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Open access

Robert Farrow, Beatriz de los Arcos, Rebecca Pitt and Martin Weller

Abstract

Open educational resources (OER) have been identified as having the potential to extend opportunities for learning to non-formal learners. However, little research has been conducted into the impact of OER on non-formal learners. This paper presents the results of a systematic survey of more than 3,000 users of open educational resources (OER). Data was collected between 2013 and 2014 on the demographics, attitudes and behaviours of users of three repositories. Questions included a particular focus on the behaviours of non-formal learners and the relationship between formal and non-formal study. Frequency analysis shows that there are marked differences in patterns of use, user profiles, attitudes towards OER, types of materials used and popularity of different subjects. The experience of using OER is fairly consistent across platforms in terms of satisfaction and impact on future behaviour. On the whole, non-formal learners surveyed were highly positive about their use of OER and believe they will continue to use them. With regards to this making formal study more likely some degree of polarization was observed: some believed formal study was now more likely, while others felt it made this less likely. On the whole, while non-formal learners are enthusiastic about using free and online resources, the language and concept of OER does not seem to be well understood in the groups surveyed. A range of findings relating to OER selection and use as well as differences between repositories are explored in the discussion.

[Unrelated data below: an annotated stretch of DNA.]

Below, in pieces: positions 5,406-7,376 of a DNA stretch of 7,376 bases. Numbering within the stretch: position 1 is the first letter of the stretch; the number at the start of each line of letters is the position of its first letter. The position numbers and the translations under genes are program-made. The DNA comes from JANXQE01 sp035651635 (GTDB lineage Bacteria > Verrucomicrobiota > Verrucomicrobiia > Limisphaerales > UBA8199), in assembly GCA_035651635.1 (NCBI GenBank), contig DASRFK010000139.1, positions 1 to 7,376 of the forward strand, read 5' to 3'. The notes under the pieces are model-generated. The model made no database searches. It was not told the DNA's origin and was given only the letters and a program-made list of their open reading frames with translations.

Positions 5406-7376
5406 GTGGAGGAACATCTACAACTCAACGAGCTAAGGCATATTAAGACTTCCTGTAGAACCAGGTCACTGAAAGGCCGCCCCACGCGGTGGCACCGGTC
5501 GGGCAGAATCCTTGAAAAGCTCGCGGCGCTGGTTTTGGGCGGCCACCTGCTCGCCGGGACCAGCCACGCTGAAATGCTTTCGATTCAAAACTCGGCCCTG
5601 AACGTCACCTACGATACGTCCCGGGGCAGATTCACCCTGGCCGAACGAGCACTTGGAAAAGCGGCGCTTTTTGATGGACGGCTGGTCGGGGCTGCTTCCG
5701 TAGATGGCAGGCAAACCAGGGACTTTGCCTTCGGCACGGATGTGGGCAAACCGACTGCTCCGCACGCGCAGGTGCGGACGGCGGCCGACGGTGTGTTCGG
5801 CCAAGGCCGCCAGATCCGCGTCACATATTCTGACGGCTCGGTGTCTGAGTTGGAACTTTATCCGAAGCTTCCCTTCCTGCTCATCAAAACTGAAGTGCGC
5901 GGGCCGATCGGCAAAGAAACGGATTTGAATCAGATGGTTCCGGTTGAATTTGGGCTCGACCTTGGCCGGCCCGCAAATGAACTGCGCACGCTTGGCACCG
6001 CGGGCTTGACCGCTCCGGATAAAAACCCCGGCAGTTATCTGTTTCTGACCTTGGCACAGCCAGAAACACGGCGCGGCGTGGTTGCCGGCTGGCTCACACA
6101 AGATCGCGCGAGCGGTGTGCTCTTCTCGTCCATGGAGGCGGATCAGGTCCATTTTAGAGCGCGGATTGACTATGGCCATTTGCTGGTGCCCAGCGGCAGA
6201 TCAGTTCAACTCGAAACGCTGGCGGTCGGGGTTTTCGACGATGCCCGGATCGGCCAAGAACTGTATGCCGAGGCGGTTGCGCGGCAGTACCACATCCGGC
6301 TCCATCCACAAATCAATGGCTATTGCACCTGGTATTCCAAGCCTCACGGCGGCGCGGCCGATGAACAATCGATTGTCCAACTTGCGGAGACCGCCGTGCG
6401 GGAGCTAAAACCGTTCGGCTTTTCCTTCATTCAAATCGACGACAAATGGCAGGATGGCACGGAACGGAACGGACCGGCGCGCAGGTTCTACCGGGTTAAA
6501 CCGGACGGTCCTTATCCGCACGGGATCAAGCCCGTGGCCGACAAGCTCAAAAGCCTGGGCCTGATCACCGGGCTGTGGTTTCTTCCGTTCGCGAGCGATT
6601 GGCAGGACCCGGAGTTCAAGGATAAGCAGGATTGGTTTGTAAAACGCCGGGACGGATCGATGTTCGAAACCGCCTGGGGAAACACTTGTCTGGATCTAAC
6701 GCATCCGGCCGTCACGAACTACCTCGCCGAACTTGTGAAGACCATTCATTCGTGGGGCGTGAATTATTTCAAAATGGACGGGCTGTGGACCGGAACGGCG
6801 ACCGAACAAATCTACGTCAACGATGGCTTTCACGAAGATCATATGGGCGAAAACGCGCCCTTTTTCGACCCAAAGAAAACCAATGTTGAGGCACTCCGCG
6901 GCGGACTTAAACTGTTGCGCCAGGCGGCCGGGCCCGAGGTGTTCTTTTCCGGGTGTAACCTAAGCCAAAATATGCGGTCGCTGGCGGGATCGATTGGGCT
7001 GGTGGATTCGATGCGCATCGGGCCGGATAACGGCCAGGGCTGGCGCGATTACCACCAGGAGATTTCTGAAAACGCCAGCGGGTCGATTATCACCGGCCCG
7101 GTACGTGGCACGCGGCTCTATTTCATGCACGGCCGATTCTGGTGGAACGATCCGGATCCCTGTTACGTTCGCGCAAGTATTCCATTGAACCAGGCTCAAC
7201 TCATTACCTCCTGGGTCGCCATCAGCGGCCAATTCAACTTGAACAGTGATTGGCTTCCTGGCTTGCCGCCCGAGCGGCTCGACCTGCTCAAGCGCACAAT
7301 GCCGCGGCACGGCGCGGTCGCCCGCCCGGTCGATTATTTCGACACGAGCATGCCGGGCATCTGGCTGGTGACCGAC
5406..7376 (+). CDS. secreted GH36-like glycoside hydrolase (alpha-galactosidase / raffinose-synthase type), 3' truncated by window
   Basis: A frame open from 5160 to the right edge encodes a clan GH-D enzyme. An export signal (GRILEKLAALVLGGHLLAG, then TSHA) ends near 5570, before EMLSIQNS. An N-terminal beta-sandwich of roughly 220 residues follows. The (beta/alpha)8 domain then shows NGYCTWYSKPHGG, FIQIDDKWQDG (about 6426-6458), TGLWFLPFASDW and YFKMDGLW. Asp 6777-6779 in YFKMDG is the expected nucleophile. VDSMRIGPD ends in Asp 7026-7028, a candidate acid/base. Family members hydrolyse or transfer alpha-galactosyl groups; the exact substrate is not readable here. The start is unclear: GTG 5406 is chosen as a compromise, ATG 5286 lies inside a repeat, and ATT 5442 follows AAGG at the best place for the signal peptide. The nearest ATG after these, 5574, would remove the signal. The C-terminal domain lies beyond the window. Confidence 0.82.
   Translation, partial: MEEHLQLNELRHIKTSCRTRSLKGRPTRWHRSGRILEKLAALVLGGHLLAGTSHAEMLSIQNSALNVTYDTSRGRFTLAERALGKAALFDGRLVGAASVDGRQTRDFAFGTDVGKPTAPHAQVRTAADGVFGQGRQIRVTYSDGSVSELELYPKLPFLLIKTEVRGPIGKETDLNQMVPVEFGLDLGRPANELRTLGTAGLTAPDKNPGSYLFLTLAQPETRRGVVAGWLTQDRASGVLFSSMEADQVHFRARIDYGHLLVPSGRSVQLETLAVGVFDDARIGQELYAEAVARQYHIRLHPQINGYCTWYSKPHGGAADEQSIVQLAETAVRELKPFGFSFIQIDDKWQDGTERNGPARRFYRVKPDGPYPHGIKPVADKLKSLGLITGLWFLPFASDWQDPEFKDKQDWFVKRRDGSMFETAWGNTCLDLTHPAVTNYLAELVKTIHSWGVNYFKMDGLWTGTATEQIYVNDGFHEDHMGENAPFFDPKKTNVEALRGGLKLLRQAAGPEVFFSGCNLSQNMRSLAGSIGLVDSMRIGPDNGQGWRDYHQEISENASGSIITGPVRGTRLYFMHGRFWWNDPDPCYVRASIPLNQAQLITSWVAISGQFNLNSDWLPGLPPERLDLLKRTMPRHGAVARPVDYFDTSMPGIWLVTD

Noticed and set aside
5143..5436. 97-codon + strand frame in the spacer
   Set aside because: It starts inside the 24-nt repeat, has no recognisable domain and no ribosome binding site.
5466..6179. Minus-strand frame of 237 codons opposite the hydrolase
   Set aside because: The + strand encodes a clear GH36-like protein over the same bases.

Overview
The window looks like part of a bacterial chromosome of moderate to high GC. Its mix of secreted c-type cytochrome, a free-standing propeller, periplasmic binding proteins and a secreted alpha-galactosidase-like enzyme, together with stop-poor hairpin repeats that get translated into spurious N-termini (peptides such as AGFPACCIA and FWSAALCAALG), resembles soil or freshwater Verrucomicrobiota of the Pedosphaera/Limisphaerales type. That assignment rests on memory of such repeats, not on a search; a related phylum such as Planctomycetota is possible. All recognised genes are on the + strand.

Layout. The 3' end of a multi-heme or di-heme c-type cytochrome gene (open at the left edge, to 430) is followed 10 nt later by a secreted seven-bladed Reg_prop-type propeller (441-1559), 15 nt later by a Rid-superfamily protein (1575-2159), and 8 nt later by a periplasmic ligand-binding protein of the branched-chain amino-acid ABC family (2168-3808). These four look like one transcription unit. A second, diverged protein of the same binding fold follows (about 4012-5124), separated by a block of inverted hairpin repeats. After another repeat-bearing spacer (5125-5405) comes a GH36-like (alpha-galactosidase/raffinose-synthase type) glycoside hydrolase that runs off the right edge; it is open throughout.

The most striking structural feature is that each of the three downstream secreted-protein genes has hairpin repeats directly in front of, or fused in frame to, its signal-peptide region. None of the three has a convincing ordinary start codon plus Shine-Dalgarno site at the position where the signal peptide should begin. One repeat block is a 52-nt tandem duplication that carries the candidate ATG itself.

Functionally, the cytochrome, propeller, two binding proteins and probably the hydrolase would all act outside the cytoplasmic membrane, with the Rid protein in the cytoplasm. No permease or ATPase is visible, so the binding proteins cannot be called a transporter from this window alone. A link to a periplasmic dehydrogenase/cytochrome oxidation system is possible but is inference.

Open access

Beatriz de los Arcos, Bram Faems, Anna Comas-Quinn and Hélène Pulker

Abstract

The affordance of social interaction has been a part of open online repositories of teaching and learning resources for nearly two decades. Repositories are built not only to collect and disseminate materials, but enable users to collaborate and review, comment on and rate the content they access. However, research indicates that (a) most users do not participate in this type of generative use, and (b) the possibility of social interaction does not necessarily signal active participation in social interaction. In recent years the positive effects of gamification and social networking elements on user engagement have come to the fore in educational settings. From this stance, a quantitative study was conducted to assess users’ acceptance of the existing game mechanics of a large national repository of educational resources, their attitudes towards the inclusion of extra features, and teachers’ motivation to share openly. Our results indicate that teachers do not see open repositories as social networks, but as libraries of resources, and are likely to share if rewarded by intrinsic rather than extrinsic factors.